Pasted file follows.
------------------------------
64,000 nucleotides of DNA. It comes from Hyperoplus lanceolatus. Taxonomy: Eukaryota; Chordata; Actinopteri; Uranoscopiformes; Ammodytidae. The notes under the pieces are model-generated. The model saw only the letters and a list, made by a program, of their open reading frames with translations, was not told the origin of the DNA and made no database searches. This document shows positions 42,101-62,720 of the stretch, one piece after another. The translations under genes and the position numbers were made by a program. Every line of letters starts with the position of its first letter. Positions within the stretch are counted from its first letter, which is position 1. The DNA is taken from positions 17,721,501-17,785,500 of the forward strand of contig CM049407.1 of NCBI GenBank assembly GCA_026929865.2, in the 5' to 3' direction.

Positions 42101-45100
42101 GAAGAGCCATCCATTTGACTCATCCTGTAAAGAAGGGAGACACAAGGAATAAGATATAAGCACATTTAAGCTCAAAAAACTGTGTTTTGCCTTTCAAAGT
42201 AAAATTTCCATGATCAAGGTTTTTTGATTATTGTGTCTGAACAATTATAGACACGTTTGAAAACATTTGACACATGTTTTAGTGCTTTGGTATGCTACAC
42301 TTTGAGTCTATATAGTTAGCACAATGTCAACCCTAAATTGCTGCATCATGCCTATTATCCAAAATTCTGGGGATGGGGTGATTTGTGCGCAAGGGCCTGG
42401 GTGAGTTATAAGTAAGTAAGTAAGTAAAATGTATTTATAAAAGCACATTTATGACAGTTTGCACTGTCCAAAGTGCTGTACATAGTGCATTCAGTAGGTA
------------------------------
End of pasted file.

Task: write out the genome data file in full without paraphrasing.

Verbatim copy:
64,000 nucleotides of DNA. It comes from Hyperoplus lanceolatus. Taxonomy: Eukaryota; Chordata; Actinopteri; Uranoscopiformes; Ammodytidae. The notes under the pieces are model-generated. The model saw only the letters and a list, made by a program, of their open reading frames with translations, was not told the origin of the DNA and made no database searches. This document shows positions 42,101-62,720 of the stretch, one piece after another. The translations under genes and the position numbers were made by a program. Every line of letters starts with the position of its first letter. Positions within the stretch are counted from its first letter, which is position 1. The DNA is taken from positions 17,721,501-17,785,500 of the forward strand of contig CM049407.1 of NCBI GenBank assembly GCA_026929865.2, in the 5' to 3' direction.

Positions 42101-45100
42101 GAAGAGCCATCCATTTGACTCATCCTGTAAAGAAGGGAGACACAAGGAATAAGATATAAGCACATTTAAGCTCAAAAAACTGTGTTTTGCCTTTCAAAGT
42201 AAAATTTCCATGATCAAGGTTTTTTGATTATTGTGTCTGAACAATTATAGACACGTTTGAAAACATTTGACACATGTTTTAGTGCTTTGGTATGCTACAC
42301 TTTGAGTCTATATAGTTAGCACAATGTCAACCCTAAATTGCTGCATCATGCCTATTATCCAAAATTCTGGGGATGGGGTGATTTGTGCGCAAGGGCCTGG
42401 GTGAGTTATAAGTAAGTAAGTAAGTAAAATGTATTTATAAAAGCACATTTATGACAGTTTGCACTGTCCAAAGTGCTGTACATAGTGCATTCAGTAGGTA